The Florida Supreme Court upheld the imposition of a sales tax obligation on an in-state florist for all of its worldwide sales regardless of delivery destination. This “origin sourcing” method of determining transactions subject to sales tax creates constitutional concerns beyond those addressed in this case.
Today, May 26, in Florida Department of Revenue v. American Business USA, the Florida Supreme Court reversed the decision of the lower court and held that a florist’s sales can constitutionally be subject to sales tax in the state where the florist is located, regardless of where the flowers are delivered.1
Background American Business USA (“American Business”) is located in Wellington, Florida, and operates an online website for sales of flowers, gift baskets, and other similar items. All of its sales were initiated through its online website. American Business did not maintain any inventory of the items sold through its website, and it did not deliver the purchased items to customers. Instead, it used local florists and delivery services located throughout the country to fulfill and deliver the orders. American Business collected sales tax depending on the location of the delivery. If the delivery occurred in Florida, American Business collected Florida sales tax on that sale. However, if the delivery occurred outside of Florida, it did not collect Florida sales tax. Take, for example, the following transaction:
An individual in Texas purchases flowers for delivery to his mother in Texas. The purchase is made using American Business’s website. The flowers are arranged by a florist in Texas and delivered by a delivery service in Texas. American Business would not collect and remit Florida sales tax on that sale.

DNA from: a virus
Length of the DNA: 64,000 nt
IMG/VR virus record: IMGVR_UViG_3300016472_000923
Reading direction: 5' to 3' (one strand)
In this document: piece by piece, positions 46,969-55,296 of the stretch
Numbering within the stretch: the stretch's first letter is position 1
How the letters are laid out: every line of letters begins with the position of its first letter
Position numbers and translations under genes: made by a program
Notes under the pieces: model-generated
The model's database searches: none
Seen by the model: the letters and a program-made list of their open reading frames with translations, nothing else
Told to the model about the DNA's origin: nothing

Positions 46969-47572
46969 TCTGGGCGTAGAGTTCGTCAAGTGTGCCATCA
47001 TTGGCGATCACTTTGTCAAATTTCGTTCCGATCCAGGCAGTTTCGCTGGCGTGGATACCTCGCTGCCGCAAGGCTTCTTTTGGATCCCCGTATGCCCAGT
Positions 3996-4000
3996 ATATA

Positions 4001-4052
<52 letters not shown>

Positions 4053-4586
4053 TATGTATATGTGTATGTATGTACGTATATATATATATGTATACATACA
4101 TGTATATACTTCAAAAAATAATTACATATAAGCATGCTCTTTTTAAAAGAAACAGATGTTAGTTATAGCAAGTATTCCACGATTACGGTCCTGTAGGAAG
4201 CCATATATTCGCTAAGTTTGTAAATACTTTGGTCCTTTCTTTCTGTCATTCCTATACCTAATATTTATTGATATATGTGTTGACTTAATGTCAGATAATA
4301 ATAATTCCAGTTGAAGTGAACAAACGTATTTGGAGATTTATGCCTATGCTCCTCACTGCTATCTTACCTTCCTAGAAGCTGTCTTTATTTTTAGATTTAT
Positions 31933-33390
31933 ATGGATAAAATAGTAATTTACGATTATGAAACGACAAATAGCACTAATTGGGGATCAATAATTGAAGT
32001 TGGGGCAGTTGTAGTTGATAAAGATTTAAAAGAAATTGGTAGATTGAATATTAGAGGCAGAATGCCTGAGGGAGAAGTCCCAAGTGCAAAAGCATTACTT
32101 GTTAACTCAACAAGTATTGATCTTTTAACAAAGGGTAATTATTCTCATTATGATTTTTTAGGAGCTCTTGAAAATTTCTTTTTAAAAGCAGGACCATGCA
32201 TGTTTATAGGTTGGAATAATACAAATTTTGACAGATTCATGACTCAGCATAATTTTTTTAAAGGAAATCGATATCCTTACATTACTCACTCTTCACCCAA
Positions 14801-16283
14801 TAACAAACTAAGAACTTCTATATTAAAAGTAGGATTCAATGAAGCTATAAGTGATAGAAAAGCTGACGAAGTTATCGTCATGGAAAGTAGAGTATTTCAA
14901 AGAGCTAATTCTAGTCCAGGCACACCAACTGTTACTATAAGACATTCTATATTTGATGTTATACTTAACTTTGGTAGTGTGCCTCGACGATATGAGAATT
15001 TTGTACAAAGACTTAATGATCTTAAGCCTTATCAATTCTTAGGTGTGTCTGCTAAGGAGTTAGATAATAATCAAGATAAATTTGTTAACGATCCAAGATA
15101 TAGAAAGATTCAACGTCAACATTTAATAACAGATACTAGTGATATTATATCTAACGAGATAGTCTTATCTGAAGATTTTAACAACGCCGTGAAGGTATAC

Florida, like many other states, has specific guidance on the sales tax responsibilities of florists. Florida has a specific statutory provision:
Florists located in [Florida] are liable for sales tax on sales to retail customers regardless of where or by whom the items sold are to be delivered. Florists located in [Florida] are not liable for sales tax on payments received from other florists for items delivered to customers in this state.2
Under this statute, the Florida Department of Revenue issued a proposed assessment on American Business’ internet sales between April 1, 2008 and March 31, 2011 that were delivered to customers located outside Florida (like the Texas customer in the example above). American Business filed a protest, which was upheld by the administrative law judge. American Business then appealed to the Fourth District Court of Appeal, arguing that imposing tax on sales delivered outside Florida violated the Commerce Clause of the U.S. Constitution. The District Court agreed with American Business.
Fourth District Court of Appeal Decision In a unanimous decision, the Fourth District Court of Appeal concluded that even though American Business was located in Florida, Florida lacked a substantial nexus with American Business’ sales delivered outside Florida. In doing so, the court held that imposing tax on sales to out-of-state customers for out-of-state delivery violated the Commerce Clause. According to the court, the mere presence of American Business in the state was insufficient to permit the state to tax all of its sales.